With the rise of neck cracking videos online (and resulting injuries), it is a great opportunity to warn your patients about the dangers of taking professional chiropractic adjustments into their own hands
You can go online today and find a video that explains how to do almost anything. From learning the steps you must follow to stop your washing machine from making a thudding noise during the spin cycle to videos designed to teach your children how to master their numbers and colors, the internet provides access to a wide array of do-it-yourself information. Also, unfortunately, self-chiropractic techniques such as neck cracking and back adjustments.
Yet, some video creators are using these platforms to warn others about what not to do. In a Tik Tok video that has gone viral, one of these individuals specifically suggests that people not perform their own neck cracking and chiropractic care.
A patient’s viral video warns of the risks of neck cracking and DIY chiropractic
In March, Tik Tok user Kaden Thaddeus (@ur.boi) posted a video in which he is in a hospital room, apparently after attempting to perform his own version of chiropractic according to the post statement, which says, “Don’t crack your neck. Just don’t.” In just four days, that video about the risks of neck cracking gained 3.4 million likes, 42,900 comments, and 32,600 shares.
The next day, Thaddeus posted another Tik Tok video, this time in a neck brace, explaining exactly what happened that landed him in the emergency room. In this more recent post, he states that every morning he cracks “everything.” However, on that particular day, he pushed his neck a little bit further in an attempt to get a better crack and wound up forcing his head sideways.
“I was like a Lego man,” he says in the video. “The next thing I know, I can’t turn my head to the right. It feels like someone’s stabbing me in the neck, and I’m in the emergency room.” Thaddeus goes on to post several other videos in the days following that initial hospital visit, again warning people against neck cracking and taking professional chiropractic adjustments into their own hands.
Chiropractic professionals offer their own viral Tik Tok campaigns
Some chiropractors are using this same video platform to help their patients and followers learn things they can actually do to help ease or resolve a nagging musculoskeletal issue. With 2.3 million followers and 32.4 million likes, Dr. Remix (@dr.remix) falls into this category.
For example, In March Dr. Remix posted a video showing viewers a stretch that can help relieve pain in the neck and upper back area caused by working behind a desk for long periods of time. In two days, this video was liked 32,200 times, with more than a thousand shares and hundreds of comments.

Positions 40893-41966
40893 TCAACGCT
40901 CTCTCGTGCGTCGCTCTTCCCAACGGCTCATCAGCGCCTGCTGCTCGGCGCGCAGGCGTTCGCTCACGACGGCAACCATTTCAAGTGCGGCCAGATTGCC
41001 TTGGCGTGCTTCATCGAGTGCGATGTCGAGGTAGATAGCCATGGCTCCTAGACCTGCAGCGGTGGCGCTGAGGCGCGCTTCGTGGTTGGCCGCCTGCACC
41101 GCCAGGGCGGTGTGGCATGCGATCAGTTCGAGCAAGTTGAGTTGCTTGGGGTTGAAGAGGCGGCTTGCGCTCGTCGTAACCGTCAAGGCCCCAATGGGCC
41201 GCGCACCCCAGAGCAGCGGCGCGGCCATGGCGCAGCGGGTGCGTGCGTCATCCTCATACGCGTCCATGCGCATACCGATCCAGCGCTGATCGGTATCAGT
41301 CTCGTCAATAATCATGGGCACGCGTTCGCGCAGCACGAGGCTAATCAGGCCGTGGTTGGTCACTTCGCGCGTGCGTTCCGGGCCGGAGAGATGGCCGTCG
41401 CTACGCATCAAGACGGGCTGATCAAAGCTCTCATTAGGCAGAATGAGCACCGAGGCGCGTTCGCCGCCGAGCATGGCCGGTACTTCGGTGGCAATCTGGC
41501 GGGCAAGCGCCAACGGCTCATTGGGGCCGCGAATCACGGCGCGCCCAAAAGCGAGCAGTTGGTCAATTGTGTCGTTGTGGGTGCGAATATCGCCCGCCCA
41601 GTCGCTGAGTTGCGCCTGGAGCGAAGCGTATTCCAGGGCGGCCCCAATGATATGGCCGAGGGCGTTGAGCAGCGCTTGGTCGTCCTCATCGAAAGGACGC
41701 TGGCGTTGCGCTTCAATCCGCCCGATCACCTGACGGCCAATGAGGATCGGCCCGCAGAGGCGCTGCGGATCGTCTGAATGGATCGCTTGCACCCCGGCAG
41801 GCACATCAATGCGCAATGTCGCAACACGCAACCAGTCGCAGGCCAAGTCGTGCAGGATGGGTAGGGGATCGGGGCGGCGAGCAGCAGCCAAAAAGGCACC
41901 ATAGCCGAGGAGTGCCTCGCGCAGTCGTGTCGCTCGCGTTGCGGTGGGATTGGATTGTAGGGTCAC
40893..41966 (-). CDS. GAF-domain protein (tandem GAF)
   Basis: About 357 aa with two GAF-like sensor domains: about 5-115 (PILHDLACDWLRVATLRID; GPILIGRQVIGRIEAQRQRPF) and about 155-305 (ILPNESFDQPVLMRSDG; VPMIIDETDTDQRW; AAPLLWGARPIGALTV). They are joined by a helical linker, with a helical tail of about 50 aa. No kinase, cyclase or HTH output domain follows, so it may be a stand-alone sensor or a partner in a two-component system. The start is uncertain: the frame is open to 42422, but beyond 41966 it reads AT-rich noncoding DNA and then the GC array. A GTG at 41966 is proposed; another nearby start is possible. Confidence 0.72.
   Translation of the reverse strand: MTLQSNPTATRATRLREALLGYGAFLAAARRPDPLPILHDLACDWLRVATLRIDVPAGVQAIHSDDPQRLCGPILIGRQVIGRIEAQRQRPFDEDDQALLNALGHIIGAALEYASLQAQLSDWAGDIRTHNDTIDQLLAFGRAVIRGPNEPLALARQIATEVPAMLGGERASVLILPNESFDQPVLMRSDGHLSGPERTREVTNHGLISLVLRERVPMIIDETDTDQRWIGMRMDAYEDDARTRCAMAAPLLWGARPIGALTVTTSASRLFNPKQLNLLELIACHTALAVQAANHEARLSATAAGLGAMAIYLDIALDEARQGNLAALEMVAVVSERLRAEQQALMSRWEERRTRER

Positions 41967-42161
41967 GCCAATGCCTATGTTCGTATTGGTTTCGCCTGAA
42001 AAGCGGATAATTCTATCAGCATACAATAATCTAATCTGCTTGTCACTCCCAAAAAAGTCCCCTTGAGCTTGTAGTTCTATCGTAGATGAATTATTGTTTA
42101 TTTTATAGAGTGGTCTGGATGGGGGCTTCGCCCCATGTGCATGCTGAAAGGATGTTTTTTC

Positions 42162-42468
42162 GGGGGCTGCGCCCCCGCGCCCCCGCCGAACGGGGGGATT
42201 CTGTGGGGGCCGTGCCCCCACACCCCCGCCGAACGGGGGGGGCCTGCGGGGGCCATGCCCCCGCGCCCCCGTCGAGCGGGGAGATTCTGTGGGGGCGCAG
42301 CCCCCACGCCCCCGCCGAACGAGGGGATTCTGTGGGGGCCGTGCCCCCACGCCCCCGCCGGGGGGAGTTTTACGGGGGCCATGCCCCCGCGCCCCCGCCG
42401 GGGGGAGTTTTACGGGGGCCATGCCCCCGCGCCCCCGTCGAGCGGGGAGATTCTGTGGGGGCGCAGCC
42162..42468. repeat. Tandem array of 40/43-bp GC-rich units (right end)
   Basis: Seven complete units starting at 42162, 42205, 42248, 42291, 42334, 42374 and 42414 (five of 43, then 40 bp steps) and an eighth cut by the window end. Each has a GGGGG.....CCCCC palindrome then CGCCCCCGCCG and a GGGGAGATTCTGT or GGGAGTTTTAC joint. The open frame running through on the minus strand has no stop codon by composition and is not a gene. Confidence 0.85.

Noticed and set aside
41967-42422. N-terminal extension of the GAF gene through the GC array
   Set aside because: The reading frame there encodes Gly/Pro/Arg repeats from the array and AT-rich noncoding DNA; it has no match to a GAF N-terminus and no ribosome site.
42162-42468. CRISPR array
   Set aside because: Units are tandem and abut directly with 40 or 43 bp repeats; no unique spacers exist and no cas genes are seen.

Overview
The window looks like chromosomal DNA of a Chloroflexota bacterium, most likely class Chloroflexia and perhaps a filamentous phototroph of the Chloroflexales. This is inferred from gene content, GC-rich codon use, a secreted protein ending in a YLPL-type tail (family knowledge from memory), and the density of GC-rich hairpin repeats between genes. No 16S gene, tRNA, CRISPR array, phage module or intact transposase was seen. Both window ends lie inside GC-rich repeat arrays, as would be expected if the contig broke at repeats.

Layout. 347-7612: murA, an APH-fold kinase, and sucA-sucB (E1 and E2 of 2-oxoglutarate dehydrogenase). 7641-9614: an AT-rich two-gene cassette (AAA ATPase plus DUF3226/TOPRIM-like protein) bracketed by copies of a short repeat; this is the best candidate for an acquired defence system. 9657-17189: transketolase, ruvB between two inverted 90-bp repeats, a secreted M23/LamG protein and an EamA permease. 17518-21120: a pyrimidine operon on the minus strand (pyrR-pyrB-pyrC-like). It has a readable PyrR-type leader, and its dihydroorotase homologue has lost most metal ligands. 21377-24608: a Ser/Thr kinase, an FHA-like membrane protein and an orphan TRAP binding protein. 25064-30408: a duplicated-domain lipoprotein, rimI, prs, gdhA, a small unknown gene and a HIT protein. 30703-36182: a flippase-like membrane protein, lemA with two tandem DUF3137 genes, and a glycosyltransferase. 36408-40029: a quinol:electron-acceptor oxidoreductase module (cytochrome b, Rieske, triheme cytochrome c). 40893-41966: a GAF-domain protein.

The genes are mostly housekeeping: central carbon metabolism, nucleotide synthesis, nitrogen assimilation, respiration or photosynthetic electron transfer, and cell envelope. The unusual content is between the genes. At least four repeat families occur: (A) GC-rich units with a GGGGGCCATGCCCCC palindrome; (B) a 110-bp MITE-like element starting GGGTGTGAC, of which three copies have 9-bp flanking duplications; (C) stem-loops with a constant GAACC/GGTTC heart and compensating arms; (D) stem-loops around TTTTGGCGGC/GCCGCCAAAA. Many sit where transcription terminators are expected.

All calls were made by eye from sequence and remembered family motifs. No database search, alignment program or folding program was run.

Other chiropractors are going viral for posting videos of a typical neck adjustment, such as one posted on Tik Tok by Dr. Cody (@drcody_dc) that has 1.4 million likes, over 7,000 comments, and 54,100 shares. A similar video was posted by Dr. Alex (@occhiropractor) in March which already has over 386,000 likes, 6,700 comments, and 6,200 shares.
What we can learn from these viral videos
Though you don’t always know when (or why) a video will go viral, the huge number of people who are liking, sharing, and commenting on posts involving chiropractic care suggests that there is a lot of interest in this topic. It also reinforces the value of using video as part of a successful marketing campaign, and piggybacking on other popular campaigns, videos or topics.
Marketing expert Neil Patel shares a few tips for creating a viral video. The first is to “think like a street magician.” This equates to doing something immediately to make your audience want to see more. Another tip provided by Patel is to “be a purple cow.” In other words, don’t be like everyone else. Instead, aim to be different.
Other things you can do to help your videos go viral is to make sure they are high-quality while also being practical. Also, take the time to research before recording your video, which requires that you build a viewer persona so you have a better idea of what type of visual content would be most appealing to this specific demographic.
Next, Patel suggests giving some of the people who fall into your target audience a preview of your video before you release it to everyone else. This works to build interest in your posts, which Patel says can help you gain “enough coverage to cause a PR [public relations] domino effect.”
In the case of the self neck cracking videos, it may be a great opportunity to warn your patients via your email and social media channels with a video regarding the dangers and when to come in for expert chiropractic care.